Rising to the challenge of our ambitions - KPMG
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Rising to the © 2016 KPMG Services Pte. Ltd. (Registration No: 200003956G), a Singapore incorporated company and a member firm of the KPMG network of independent member firms affiliated with KPMG International Cooperative (“KPMG International”), a Swiss entity. All rights reserved. Printed in Singapore. Singapore Budget 2016 | 1 challenge of our ambitions Mauritius Budget 2017/18 Tax Guide June 2017 kpmg.com/mu Mauritius Budget 2017/18 Tax Guide 1 © 2017 KPMG, a Mauritian partnership and a member firm of the KPMG network of independent member firms affiliated with KPMG International Cooperative (“KPMG International”), a Swiss entity. All rights reserved.
Table of Contents 1 Foreword 03 2 Corporate Tax 04 3 Personal Tax 05 4 Value Added Tax (VAT) 07 5 Other Taxes 08 6 Regulatory 11 7 Appendix 1: Key Indicators 13 8 Appendix 2: Tax Rate Card 14 9 Appendix 3: Income Tax Computation 15 The information contained herein is of a general nature and is not intended to address the circumstances of any particular individual or entity. Although we endeavour to provide accurate and timely information, there can be no guarantee that such information is accurate as of the date it is received or that it will continue to be accurate in the future. No one should act on such information without appropriate professional advice after a thorough examination of the particular situation. Mauritius Budget 2017/18 Tax Guide 2 © 2017 KPMG, a Mauritian partnership and a member firm of the KPMG network of independent member firms affiliated with KPMG International Cooperative (“KPMG International”), a Swiss entity. All rights reserved.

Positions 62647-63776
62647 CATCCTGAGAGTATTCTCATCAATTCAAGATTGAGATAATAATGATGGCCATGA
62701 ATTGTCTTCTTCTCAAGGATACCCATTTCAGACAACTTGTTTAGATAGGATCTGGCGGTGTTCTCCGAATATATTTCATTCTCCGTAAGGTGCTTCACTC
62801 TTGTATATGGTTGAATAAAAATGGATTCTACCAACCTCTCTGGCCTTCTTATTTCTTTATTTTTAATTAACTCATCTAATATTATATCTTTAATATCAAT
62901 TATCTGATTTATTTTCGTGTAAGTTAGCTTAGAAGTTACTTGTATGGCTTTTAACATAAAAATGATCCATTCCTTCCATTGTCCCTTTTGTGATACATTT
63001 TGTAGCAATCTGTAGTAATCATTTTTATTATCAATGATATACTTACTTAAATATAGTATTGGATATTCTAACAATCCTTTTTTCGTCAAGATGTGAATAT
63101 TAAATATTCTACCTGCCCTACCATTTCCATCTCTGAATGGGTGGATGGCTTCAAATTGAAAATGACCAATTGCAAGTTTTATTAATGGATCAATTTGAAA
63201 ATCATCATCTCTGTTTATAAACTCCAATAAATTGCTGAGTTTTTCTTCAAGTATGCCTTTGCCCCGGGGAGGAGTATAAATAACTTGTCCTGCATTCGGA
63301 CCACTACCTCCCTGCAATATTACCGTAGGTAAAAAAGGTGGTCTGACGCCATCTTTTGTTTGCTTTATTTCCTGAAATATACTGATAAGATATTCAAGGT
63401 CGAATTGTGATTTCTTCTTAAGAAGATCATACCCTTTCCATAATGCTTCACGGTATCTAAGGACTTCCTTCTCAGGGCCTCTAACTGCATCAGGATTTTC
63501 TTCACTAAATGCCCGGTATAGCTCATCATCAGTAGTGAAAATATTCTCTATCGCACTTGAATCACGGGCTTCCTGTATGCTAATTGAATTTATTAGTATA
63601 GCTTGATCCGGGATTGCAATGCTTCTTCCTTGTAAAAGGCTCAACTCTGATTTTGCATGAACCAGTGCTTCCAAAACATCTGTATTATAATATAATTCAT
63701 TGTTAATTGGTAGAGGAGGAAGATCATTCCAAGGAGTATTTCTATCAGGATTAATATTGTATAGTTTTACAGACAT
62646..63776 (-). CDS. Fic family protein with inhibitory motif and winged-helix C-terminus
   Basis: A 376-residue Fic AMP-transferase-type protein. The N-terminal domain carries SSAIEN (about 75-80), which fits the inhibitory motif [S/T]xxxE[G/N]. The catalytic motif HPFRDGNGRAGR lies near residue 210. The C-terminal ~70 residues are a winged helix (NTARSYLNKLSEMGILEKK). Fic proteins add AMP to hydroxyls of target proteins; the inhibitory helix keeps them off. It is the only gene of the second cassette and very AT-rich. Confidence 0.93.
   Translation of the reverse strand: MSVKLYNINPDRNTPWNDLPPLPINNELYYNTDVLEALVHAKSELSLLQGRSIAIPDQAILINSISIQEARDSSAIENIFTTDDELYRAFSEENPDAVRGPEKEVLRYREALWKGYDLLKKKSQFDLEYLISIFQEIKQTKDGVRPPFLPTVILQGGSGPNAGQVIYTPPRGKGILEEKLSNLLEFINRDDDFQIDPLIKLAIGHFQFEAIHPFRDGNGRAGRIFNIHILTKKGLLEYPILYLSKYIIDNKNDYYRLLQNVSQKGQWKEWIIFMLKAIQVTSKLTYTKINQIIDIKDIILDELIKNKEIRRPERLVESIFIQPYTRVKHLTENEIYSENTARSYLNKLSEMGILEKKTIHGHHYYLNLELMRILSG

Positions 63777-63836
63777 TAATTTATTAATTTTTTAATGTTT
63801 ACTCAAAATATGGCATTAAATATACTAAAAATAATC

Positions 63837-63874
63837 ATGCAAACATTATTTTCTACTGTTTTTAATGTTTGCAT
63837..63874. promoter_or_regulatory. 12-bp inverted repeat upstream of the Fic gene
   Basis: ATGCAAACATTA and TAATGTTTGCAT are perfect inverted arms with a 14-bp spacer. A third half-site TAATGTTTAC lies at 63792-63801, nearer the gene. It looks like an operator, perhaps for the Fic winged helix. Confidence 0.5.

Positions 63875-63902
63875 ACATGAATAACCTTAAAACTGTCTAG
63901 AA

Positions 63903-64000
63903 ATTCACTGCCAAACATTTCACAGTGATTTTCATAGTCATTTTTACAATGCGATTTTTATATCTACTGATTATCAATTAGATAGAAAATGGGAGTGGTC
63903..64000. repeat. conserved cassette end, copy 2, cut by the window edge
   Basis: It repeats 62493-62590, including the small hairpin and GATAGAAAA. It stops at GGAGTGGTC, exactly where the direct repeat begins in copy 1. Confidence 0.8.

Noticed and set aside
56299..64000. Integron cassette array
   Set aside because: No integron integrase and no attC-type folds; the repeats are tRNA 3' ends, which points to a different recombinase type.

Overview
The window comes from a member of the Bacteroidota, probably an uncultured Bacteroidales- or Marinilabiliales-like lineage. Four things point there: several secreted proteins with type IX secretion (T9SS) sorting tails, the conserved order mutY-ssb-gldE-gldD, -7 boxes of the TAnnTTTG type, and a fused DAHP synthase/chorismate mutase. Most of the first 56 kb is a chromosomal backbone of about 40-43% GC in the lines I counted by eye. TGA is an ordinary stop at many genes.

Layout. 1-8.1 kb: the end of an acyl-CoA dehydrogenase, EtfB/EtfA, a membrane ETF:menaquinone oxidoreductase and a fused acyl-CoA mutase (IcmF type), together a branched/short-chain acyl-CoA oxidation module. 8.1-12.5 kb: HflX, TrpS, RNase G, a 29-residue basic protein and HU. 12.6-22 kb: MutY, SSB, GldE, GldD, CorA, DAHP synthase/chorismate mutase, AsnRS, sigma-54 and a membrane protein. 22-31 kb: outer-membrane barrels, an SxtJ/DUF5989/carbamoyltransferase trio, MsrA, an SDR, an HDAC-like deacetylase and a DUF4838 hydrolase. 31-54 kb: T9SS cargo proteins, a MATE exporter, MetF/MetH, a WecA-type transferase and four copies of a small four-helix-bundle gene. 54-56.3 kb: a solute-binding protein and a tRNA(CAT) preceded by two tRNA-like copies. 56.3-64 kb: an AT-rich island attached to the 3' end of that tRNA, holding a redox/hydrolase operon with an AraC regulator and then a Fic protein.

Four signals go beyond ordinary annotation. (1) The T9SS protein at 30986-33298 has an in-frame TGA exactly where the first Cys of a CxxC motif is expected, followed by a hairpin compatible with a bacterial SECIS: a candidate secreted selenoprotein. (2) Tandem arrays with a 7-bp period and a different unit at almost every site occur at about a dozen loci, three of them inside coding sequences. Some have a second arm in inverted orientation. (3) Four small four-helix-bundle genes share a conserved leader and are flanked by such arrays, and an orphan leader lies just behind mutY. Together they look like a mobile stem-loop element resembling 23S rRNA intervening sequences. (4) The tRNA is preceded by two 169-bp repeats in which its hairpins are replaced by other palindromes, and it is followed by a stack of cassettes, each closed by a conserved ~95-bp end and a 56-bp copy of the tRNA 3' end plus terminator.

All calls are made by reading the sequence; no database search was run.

Foreword The Prime Minister and Minister of Finance and Economic Development delivered this Government’s third and mid-term budget as a continuation of its roadmap, with little change to economic policy. Infrastructure projects and the fight against poverty continue to occupy centre stage. Government was handed yet another gift by India in the form of a credit line of USD500 Million (MUR18 Billion), which in addition to the MUR17 Billion previously secured, will finance much needed infrastructure projects and development programmes. Construction of the flagship Metro express for MUR18 Billion, is scheduled to kick off in September 2017. Other infrastructure projects include the construction of two administrative blocks for government offices in Highlands for MUR3.6 Billion, construction of social and low income houses for MUR1.8 Billion, and the balance for a large number of smaller infrastructure projects across the island and Agalega. Both social and business needs were addressed, however the impression is that the former has taken precedence in this budget. In its objective to combat poverty and reduce inequality, Government is enhancing again this year a series of social measures and incentives. These will lead to higher disposable income to the needy and improve their access to basic amenities. A novel measure is announced in the form of a negative income tax in support of those earning less than MUR10,000 a month. This will benefit a massive 150,000 employees. Government also realises that the quality of life of the population would be enhanced if it addresses basic needs such as a permanent water supply for which the target is set for 2019 at latest. In terms of Budget outturn, GDP growth was scaled back slightly to 3.9% for the current year and is projected at 4.1% for 2017/2018. Government has projected a small budget deficit of 3.2%, down from an actual figure of 3.5% for the current year, and has resisted the pressure to depart from a uniform tax system of 15%. Noticeable changes however are an additional levy of 5% on individuals earning in excess of MUR3.5 Million annually, and a reduced corporate tax rate of 3% on exportation of goods from the current rate of 15%. For the financial services sector, our competitive business tax regime is being gradually eroded in the wake of a rapidly changing international tax landscape driven largely by OECD and EU. A wider tax reform is necessary, but this will only be dealt with in a blueprint for the sector in due course. With only two more budgets left to shape up the economy, Government does not have much time left to convince and conquer. This will happen only if the intentions are swiftly translated into actions, and if tangible signs of the proposed transformation of the economy start to appear soon. 2017/18 could well be the year, given the huge financial resources that the Government now has at its disposal. Mauritius Budget 2017/18 Tax Guide 3 © 2017 KPMG, a Mauritian partnership and a member firm of the KPMG network of independent member firms affiliated with KPMG International Cooperative (“KPMG International”), a Swiss entity. All rights reserved.